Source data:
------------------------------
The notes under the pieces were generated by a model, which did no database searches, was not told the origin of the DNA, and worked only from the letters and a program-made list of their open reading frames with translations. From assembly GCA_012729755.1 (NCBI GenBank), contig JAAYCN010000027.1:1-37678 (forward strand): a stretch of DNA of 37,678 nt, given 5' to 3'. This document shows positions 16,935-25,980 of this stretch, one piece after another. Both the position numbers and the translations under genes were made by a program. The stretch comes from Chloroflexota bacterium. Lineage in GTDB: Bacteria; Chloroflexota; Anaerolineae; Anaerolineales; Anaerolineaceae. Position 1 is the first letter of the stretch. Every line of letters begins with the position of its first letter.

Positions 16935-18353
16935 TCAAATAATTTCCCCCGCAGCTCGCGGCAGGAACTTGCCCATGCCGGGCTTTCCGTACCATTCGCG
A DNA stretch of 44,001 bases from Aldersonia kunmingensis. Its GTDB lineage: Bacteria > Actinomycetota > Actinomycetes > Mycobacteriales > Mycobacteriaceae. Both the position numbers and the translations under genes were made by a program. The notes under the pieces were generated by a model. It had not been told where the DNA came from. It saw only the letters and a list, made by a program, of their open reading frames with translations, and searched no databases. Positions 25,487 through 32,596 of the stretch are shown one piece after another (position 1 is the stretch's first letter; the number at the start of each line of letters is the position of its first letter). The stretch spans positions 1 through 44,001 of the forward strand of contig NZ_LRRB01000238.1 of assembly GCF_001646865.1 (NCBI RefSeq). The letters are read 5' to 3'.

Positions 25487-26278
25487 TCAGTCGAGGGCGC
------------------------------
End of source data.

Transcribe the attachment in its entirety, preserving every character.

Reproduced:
The notes under the pieces were generated by a model, which did no database searches, was not told the origin of the DNA, and worked only from the letters and a program-made list of their open reading frames with translations. From assembly GCA_012729755.1 (NCBI GenBank), contig JAAYCN010000027.1:1-37678 (forward strand): a stretch of DNA of 37,678 nt, given 5' to 3'. This document shows positions 16,935-25,980 of this stretch, one piece after another. Both the position numbers and the translations under genes were made by a program. The stretch comes from Chloroflexota bacterium. Lineage in GTDB: Bacteria; Chloroflexota; Anaerolineae; Anaerolineales; Anaerolineaceae. Position 1 is the first letter of the stretch. Every line of letters begins with the position of its first letter.

Positions 16935-18353
16935 TCAAATAATTTCCCCCGCAGCTCGCGGCAGGAACTTGCCCATGCCGGGCTTTCCGTACCATTCGCG
A DNA stretch of 44,001 bases from Aldersonia kunmingensis. Its GTDB lineage: Bacteria > Actinomycetota > Actinomycetes > Mycobacteriales > Mycobacteriaceae. Both the position numbers and the translations under genes were made by a program. The notes under the pieces were generated by a model. It had not been told where the DNA came from. It saw only the letters and a list, made by a program, of their open reading frames with translations, and searched no databases. Positions 25,487 through 32,596 of the stretch are shown one piece after another (position 1 is the stretch's first letter; the number at the start of each line of letters is the position of its first letter). The stretch spans positions 1 through 44,001 of the forward strand of contig NZ_LRRB01000238.1 of assembly GCF_001646865.1 (NCBI RefSeq). The letters are read 5' to 3'.

Positions 25487-26278
25487 TCAGTCGAGGGCGC